UK MPs vote for the duty to suffer and reject the right to die

We live longer but – as a recent study suggested – have longer periods of disabling conditions at the end of life. It was suggested that – on average – our increase in longevity meant that we also had an increasing period of “vegetable-like living” and that this period was of the order of 10 years. Life expectancy is increasing faster than “healthy life expectancy”.

Science Daily: Global life expectancy at birth for both sexes rose by 6.2 years (from 65.3 in 1990 to 71.5 in 2013), while healthy life expectancy, or HALE, at birth rose by 5.4 years (from 56.9 in 1990 to 62.3 in 2013).

That is 9.2 years of “unhealthy life” in a total of 71.5 years (12%). It would seem that each increase in life expectancy consists of about 90% of that increase being “healthy”.

But UK MPs believe the elderly have a duty to suffer. Virtually every organised religion lobbied against the bill to allow assisted dying and the bill was duly quashed yesterday. Yet about 80% of the UK population support such a bill. Perhaps this bill did not have enough safeguards but that was not the reason the bill was rejected. The real reason, I think, is the puritanical view of suffering being a duty – especially when it is the suffering of others.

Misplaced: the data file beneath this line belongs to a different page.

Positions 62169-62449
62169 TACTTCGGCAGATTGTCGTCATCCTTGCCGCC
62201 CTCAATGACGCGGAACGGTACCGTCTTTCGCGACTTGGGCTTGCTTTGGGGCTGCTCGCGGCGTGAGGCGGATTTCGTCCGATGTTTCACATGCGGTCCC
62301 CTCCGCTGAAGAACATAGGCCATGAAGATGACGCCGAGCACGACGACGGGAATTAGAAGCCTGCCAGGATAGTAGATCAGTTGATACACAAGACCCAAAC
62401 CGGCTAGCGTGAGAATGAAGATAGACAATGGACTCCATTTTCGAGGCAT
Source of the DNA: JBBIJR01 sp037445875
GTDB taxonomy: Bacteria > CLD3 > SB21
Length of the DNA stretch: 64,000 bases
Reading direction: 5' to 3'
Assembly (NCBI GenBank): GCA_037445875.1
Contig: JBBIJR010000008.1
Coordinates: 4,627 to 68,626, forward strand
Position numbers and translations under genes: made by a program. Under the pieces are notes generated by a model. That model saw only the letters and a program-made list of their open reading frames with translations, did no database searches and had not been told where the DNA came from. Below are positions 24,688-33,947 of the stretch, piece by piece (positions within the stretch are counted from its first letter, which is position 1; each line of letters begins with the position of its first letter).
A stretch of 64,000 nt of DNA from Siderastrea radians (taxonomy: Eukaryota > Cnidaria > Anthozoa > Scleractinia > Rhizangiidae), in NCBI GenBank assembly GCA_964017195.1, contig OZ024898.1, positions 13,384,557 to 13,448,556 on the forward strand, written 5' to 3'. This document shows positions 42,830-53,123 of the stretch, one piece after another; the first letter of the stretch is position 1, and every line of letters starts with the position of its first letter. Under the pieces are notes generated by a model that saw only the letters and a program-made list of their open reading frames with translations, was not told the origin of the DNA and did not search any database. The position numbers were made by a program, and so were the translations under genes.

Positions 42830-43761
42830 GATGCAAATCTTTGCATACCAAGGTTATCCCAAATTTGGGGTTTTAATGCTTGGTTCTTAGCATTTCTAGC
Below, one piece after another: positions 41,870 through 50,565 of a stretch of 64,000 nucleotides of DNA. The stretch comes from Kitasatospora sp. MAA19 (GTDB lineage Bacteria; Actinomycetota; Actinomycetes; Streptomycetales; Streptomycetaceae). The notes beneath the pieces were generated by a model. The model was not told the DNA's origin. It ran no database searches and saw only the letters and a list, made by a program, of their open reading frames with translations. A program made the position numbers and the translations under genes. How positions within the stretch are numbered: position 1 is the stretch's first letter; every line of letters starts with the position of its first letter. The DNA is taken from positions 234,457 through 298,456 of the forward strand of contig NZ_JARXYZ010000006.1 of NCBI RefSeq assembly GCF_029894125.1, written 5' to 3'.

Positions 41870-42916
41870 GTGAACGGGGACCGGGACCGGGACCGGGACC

There is no parliament in the world where the over-70s are not grossly under-represented. There is something illogical when medical assistance is available to terminate a foetus – with no consent by the foetus – but medical assistance is denied to people who are suffering and who, not merely consent, but wish to terminate their suffering.

Perhaps it is the views of the sufferers which should come into play?


MPs have rejected plans for a right to die in England and Wales in their first vote on the issue in almost 20 years.

In a free vote in the Commons, 118 MPs were in favour and 330 against plans to allow some terminally ill adults to end their lives with medical supervision.

In a passionate debate, some argued the plans allowed a “dignified and peaceful death” while others said they were “totally unacceptable”.

Pro-assisted dying campaigners said the result showed MPs were out of touch.

Under the proposals, people with fewer than six months to live could have been prescribed a lethal dose of drugs, which they had to be able to take themselves. Two doctors and a High Court judge would have needed to approve each case.

Dr Peter Saunders, campaign director of Care Not Killing, welcomed the rejection of the legislation, saying the current law existed to protect those who were sick, elderly, depressed or disabled.

He said: “It protects those who have no voice against exploitation and coercion, it acts as a powerful deterrent to would-be abusers and does not need changing.”

But Sarah Wootton, the chief executive of Dignity in Dying, said it was an “outrage” that MPs had gone against the views of the majority of the public who supported the bill.

But this will come. Currently life expectancy increases by about 2 -3 months  every year. By 2100 most people will be living to over 100 years. More than half will not suffer significant degradation for any lengthy periods at the end of their lives. But up to half will – unless they have the option to choose.


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